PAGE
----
The workshop on the sustainability of the patient engagement ecosystem aimed to stress-test the current roadmap developed. It aimed to gather clarity on which intermediate goals were most critical to the CEE region and to SMARTify some of these goals for improved relevance to the CEE perspective. Across the 3 breakout sessions, four common themes emerged.  There is often a disconnect between the interactions of patient organisations and national governments and health ministries. This can hinder the perceived value that patient organisations can bring, the inclusion of the patient voice in decision making, and aligning strategies and funding mechanisms that could permit sustainability. There is a need for education and capability increases within and across patient organisations, ranging from improving medical education, how to better plan and implement strategy, financial stability and independence, and skills of implementing change. Broader alignment of short and long term strategies across patient organisations is needed to help prioritise areas of value generation with limited resources. The funding received in CEE is not sufficiently dedicated or sustainable since it is usually aimed at shorter-term projects rather than strategic, long term change, with new cross-stakeholder mechanisms and approaches needed to make real progress.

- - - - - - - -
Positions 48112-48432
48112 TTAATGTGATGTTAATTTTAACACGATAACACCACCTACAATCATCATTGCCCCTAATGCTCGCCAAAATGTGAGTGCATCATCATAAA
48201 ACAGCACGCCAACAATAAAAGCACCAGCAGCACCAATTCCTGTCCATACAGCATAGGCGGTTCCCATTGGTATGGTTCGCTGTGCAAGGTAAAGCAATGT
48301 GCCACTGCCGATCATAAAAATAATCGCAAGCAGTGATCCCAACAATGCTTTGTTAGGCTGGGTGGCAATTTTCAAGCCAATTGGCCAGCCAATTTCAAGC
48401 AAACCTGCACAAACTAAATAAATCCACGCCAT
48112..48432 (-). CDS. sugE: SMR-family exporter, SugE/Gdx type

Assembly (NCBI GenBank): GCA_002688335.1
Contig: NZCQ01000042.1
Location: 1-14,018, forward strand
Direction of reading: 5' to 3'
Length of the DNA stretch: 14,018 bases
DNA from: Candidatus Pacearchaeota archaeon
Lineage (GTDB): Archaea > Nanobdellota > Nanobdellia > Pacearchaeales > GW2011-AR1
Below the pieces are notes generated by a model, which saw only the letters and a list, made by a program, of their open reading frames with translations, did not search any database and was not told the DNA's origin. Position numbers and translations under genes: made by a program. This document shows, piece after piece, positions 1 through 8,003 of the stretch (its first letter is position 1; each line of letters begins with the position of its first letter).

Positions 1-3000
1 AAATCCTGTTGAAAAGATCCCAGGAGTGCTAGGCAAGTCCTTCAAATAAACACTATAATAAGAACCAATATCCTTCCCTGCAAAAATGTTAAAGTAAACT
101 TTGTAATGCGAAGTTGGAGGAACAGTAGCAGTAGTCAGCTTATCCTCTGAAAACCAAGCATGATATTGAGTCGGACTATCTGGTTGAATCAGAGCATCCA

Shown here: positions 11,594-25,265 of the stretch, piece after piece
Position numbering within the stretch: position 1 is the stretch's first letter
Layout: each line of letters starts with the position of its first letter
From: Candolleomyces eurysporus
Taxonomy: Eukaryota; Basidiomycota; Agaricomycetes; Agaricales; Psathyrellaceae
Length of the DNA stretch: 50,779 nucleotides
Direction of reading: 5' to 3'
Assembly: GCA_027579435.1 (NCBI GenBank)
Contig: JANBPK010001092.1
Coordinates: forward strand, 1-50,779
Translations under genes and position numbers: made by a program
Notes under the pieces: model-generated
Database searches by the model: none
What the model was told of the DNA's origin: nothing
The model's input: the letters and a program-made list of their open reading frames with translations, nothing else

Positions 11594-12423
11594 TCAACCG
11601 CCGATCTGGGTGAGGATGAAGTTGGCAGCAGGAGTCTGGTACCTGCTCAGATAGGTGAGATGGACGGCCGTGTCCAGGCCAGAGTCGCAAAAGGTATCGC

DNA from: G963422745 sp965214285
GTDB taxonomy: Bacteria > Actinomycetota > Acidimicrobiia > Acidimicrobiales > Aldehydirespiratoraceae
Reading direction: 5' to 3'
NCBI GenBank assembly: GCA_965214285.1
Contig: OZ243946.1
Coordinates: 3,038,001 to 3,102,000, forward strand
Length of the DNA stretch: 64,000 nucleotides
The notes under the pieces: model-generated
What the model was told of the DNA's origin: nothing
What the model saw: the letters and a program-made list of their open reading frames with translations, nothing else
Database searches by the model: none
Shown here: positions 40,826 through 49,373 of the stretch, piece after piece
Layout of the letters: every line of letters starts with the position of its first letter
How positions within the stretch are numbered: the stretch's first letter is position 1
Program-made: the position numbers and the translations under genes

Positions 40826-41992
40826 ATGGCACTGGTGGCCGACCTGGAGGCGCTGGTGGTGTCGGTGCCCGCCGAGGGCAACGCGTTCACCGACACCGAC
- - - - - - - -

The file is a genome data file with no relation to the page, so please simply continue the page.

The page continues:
The outcomes of this workshop will help to refine the patient engagement landscape section of the roadmap, highlight some critical considerations of the CEE region and enrich the recommendations and actions to mitigate these – all of which contribute to making the sustainability roadmap more pan European. 

The sustainability of the patient engagement ecosystem is also strongly linked with the capacities and capabilities of all stakeholders to carry over patient engagement activities meaningfully.